Almost the National Symbol, Bad-ass bourbon, Bracket Fungi and A Tale of Tails.

      Last blog I introduced “Puddin'”- the champion Rose-comb chicken–as a foil for my mushroom story about the Rose-comb mutation in fungi. This time I’m going to use Puddin’s cousin from the Turkey family to take off on a mushroom story — this one was almost the National Emblem of United States…or so the story goes.   Remember this blog is about fungi but…..six years after the Declaration of Independence was sighed the Bald Eagle was adapted as the centerpiece of America’s Great Seal.    Image

For decades a story has circulated that the Bald Eagle was almost beat out by The Wild Turkey as our National Symbol because of the influence of Benjamin Franklin. The story goes like this: Ben was outraged that the Bald Eagle was being considered for our Great Seal and he wrote letters to the Continental Congress against it, This is what Ben said: “The Bald Eagle is a bird of bad moral character… He does not get his living honestly…he is too lazy to fish for himself…he watches the fsh hawk and when that diligent bird captures a fish the Bald Eagle pursues him and takes it from him…he is generally poor and very lousy and a rank Coward…and I should prefer the Wild Turkey…for in truth the Turkey is by comparison a more respectable bird and a true original native to America…” This story continues, in the popular telling, that by some narrow margin Franklin was out-voted and the Bald Eagle was chosen as our symbol. This makes a good story but unfortunately it’s not true and has gained the stature of legend by a convenient disregard for the facts. In truth Franklin voiced his opinions only to his daughter and a year and a half after the great Seal had already been adopted. But some stories are just too good not to tell and this story has, as they say, got legs….

Wild Turkey though does have considerable appeal. Image

Notice how the Wild Turkey uses his fanned out tail as a backdrop, almost like a stage curtain, to frame his fine features. Wild Turkey is not only a handsome “true Original Native of America,” to borrow Ben’s phrase, but also a true original American Bourbon Whiskey… AND 101 proof at that!. As if 100 proof wasn’t enough? Wild Turkey are probably the original source of our domestic barnyard Turkeys and the star of our best American Holiday. Every November I’m thankful we can all celebrate the bird that was almost our National Symbol with a shot of 101 bourbon, massive amounts of food and the company of friends and family…and so I’m thankful for the Wild Turkey…. and I think that now we have set the table my fungal tale of Turkey Tail. Image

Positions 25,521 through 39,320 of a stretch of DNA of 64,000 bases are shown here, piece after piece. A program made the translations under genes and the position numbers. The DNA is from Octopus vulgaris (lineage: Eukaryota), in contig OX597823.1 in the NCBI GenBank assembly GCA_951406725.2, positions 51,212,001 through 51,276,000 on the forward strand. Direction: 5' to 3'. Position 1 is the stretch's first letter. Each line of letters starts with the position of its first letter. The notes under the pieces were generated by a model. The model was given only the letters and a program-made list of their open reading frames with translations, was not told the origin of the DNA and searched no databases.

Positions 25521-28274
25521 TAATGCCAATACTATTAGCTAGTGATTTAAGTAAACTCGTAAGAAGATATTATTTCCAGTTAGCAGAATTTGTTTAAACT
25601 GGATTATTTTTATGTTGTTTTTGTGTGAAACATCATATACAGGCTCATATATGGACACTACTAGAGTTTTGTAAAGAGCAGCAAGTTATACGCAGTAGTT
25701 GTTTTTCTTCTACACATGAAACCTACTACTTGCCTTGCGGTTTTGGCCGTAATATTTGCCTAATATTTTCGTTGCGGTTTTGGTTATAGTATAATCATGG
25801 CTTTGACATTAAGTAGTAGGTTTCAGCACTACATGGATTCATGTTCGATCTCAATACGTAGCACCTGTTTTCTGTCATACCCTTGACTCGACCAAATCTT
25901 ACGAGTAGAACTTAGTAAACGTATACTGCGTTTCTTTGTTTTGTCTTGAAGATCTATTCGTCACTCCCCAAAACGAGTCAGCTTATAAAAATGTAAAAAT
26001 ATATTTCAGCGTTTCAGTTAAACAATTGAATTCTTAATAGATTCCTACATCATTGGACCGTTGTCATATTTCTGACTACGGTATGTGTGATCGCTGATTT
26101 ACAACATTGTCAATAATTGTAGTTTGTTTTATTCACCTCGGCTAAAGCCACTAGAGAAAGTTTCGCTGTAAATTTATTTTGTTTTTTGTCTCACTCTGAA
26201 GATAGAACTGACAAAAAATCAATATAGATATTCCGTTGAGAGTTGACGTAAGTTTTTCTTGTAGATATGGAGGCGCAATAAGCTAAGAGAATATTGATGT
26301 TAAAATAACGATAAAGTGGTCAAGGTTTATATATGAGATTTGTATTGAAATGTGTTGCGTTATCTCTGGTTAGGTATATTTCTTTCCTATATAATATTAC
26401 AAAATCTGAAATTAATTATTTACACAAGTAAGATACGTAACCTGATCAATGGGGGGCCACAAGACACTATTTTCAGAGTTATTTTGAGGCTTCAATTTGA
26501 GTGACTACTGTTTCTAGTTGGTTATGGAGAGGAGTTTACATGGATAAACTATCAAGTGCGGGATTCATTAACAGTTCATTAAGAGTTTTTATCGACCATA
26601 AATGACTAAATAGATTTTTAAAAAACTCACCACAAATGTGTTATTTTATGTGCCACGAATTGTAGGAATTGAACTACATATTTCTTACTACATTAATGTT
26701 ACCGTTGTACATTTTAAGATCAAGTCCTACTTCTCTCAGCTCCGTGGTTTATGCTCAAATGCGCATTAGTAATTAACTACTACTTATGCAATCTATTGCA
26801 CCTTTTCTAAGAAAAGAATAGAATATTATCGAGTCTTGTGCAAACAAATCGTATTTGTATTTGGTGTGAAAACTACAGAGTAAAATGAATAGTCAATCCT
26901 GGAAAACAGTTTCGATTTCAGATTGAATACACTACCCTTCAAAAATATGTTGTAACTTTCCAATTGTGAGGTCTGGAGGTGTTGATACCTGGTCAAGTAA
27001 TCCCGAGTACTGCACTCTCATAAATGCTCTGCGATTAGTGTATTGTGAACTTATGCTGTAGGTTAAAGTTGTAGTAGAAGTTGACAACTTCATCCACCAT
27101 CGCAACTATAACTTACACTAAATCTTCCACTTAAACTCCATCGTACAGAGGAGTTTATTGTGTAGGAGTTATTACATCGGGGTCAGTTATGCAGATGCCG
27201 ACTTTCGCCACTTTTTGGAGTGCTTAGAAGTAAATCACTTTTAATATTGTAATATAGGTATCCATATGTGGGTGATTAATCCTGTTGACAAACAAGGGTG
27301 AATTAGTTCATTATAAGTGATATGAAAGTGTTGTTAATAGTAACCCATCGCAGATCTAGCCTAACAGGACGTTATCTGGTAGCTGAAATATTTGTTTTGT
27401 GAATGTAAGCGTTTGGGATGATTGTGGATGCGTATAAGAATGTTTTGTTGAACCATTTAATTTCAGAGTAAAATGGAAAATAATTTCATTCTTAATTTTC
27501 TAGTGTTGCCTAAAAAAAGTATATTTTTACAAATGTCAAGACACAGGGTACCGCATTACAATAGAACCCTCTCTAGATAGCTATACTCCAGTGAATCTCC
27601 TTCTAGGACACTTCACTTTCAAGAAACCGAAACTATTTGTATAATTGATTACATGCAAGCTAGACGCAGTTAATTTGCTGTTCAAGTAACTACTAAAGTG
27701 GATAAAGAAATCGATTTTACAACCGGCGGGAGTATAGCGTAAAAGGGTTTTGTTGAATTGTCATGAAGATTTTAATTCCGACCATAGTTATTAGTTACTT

This is one of my favorite fungi: The “Turkey Tail”. You could call it a mushroom. That’s not exactly wrong. But most people think of mushrooms as the soft-bodied umbrella-shaped things found in the produce section of the supermarket. You know what I mean, Button mushrooms, Pizza mushrooms, Shiitake, Portabella. But Turkey Tails are mushrooms too, just a different kind. They are Polypores or more commonly Bracket Fungi. Instead of being soft-bodied they are tough and leathery. Instead of having gills beneath the cap they have tiny pores. And instead of having an umbrella shape they are shaped like so many little shelves. But they have the same job as every mushroom: they are the reproductive part of the fungi:  The Fruit. This beautiful Bracket Fungus, Trametes verisicolor to scientists, the Turkey Tail mushroom to you and I, is found all over the world busily decaying dead wood and recycling nutrients. Each individual little bracket or shelf has fuzzy bands of color on the topside and tiny pores underneath. It grows in over-lapping clusters on dead trees, stumps and limbs. The common name, Turkey Tail, comes from its remarkable resemblance to the fanned tail of a Wild Turkey. Take a look at the pictures above. The Turkey Tail mushroom is the visible reproductive structure or “fruitbody” of a larger fungus that exists hidden inside the wood it is decomposing. The Turkey Tail specializes in decomposing the lignin part of deadwood which gives wood its brown colors. The other part of deadwood, cellulose, is mostly left behind for the next group of decomposers to take care of. As the the Turkey Tail consumes the brown lignins in the wood it  get lighter and whiter so mycologists call these fungi, the ones that eat lignin, the  White Rot Fungi. The Turkey Tail fungus is one of those cases where both the scientific name AND the common name make sense. The scientific name, Trametes versicolor, translates roughly to “thin shelf with bands of many colors”. One of the most appealing things about Turkey Tail is it comes in a number of different color combinations as if it can’t quite make up its mind what clothes to wear. Image Sometimes the Turkey Tail palette is all earth tones, plain and simple like a humble Quaker. Other times it’s all neon electric blue like some crazy Smurf food. It’s a fungus you can keep discovering over and ove. Each individual bracket or leaf is small, less than 2 inches. They stack up on dead wood in tiers like so many little adjacent shelves… which is where they get an alternate name, Shelf Fungus. Each little leaf is thin and tough. People invariably ask “Can you eat it?”  The answer is “Well no it’s not edible unless you enjoy eating a chunk of old leather.” But there is another side to this story and that’s the story of mushrooms as medicicne. In China it is called Yun Khi  (Cloud Fungus) and in Japan it’s Kawaratake.  Throughout Asia Turkey Tail has been used as a tradition medicine and health promoting tea. The tea is made by drying the brackets, grinding them into a powder and steeping them like regular tea. It is claimed to boost the immune system, fight tumors of the liver and GI tract and promote good health. The health claims are so persistent that Western Medicine has begun to take a serious look at these healing and health promoting properties FROM A SCIENTIFIC POINT OF VIEW. In fact Turkey Tail is THE most studied wild medicinal mushroom in the world! Both The American Cancer Society and the National Science Foundation have  supported Turkey Tail studies and clinical trials to investigate the anti-tumor activity of two substances derived from the fungus.